By episode 2 the duo find their way to a remote island, of course, where a storm cuts them off from the mainland, of course, and then a murder happens, of course. Thus, we finally arrive at the mystery, which involves the other young woman introduced in the first episode, the brilliant but deadly Shiki Magata. Again, the series’ charm lies in its spin on traditional elements of the mystery: the femme fatale, who in this instance never even meets the male protagonist; her seductive power for him lies totally in the realm of abstract thought.
A major plot point hinges on a real-life problem in programming, the overflow or wrap-around error, which I thought was a very clever and daring touch, given how unfamiliar and technical an issue it is, from the perspective of a general audience.
Of course, as I later had pointed out to me, while such an error is theoretically possible, it is highly improbable, even given the time period the source material was written in (the anime is based on a novel written in the early-mid 1990s). Essentially, the error involves an overflow on a 16-bit unsigned integer, which is a digitally stored whole number that has to be equal to or greater than zero, with no negative sign. However, by that period in time in Japan even video game systems had at least 32-bit CPUs, implying that the standard integer size on computers used in a state-of-the-art research laboratory would have to be at the very least twice the size of the one given in the story.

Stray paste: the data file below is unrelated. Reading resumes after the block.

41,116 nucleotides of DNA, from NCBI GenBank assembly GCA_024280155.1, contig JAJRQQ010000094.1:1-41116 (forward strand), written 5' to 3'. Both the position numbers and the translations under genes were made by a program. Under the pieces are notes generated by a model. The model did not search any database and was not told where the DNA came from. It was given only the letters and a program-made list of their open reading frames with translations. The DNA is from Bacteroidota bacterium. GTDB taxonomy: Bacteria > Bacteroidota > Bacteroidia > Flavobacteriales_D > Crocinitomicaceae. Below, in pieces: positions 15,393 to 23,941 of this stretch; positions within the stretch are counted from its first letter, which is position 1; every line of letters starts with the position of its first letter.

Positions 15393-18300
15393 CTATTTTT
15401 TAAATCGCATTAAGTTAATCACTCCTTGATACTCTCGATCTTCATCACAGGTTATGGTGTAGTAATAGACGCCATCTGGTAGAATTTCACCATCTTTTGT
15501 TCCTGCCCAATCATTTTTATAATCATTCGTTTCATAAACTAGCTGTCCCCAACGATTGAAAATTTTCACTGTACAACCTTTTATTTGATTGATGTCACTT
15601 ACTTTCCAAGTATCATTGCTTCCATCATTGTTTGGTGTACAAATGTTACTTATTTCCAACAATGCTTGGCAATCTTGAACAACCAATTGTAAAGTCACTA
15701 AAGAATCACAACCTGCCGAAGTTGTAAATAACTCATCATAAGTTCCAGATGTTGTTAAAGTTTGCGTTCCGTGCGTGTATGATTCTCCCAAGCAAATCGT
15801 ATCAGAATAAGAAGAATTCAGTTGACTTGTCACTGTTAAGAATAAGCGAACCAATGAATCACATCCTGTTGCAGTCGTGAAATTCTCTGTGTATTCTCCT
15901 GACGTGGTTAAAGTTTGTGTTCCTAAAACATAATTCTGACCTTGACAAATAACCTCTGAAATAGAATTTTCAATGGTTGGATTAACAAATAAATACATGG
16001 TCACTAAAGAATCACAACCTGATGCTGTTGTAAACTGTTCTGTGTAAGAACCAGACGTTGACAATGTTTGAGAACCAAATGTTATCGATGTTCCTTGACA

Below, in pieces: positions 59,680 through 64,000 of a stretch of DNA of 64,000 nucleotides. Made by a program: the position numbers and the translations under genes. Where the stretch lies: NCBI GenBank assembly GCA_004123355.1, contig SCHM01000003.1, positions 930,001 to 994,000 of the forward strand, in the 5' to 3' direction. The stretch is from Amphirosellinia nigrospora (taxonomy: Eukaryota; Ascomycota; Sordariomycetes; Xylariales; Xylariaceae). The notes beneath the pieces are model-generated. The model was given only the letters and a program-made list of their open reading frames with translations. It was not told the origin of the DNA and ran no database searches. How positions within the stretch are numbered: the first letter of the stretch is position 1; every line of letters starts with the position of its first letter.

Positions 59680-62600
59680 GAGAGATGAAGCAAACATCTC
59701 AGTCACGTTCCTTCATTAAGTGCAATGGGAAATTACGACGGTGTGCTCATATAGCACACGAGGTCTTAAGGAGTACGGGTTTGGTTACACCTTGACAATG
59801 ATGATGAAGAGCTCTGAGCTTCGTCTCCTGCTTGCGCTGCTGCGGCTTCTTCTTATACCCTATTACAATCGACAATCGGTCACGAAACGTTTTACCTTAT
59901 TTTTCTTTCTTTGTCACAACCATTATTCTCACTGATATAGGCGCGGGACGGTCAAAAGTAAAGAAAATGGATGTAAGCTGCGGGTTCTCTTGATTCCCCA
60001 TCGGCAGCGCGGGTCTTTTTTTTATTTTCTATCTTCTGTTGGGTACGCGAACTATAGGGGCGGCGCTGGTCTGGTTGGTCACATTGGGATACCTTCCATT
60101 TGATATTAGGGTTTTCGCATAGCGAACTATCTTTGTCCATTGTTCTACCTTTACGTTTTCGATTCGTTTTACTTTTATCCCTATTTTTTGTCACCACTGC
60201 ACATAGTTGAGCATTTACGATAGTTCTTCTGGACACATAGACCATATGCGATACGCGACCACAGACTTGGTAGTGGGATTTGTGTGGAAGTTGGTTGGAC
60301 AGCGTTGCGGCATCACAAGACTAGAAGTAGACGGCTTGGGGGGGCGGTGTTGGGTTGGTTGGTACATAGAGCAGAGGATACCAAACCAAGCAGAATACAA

A detractor here would say that this is representative of the series’ general shortcomings; it’s only kissing to be clever, don’t think for a second that it’s going to go all the way, or that it even cares. I think this somewhat unfair, at least in this instance. It’s not something a casual viewer would ever catch, and even those people who sense it’s fibbing on a technicality would still be wiling to grant the artistic license and maintain the suspension of disbelief. Biologists and paleontologists are still able to enjoy Jurassic Park, right? Still…
In fact, what we can say is that the work as a mystery really, truly is sloppy. The mystery isn’t solved so much as it unravels in big heap in front of the viewer. By the final episode I was completely lost; not, I suspect, from a failure of intellect on my part, but because the story had so many loose ends you could make a mop out of it. At least, I hope that’s the case – FilmSnark has a much more detailed analysis of everything that didn’t add up (most of it).
And yet, after finishing it, I immediately wanted to watch it again. The main characters are a lot of fun, salient points are made regarding intelligence being used to excuse sociopathic behavior, and the soundtrack is awesome, like imagine if Phil Collins scored the original Lupin III series.
OVERALL IMPRESSION: 85/100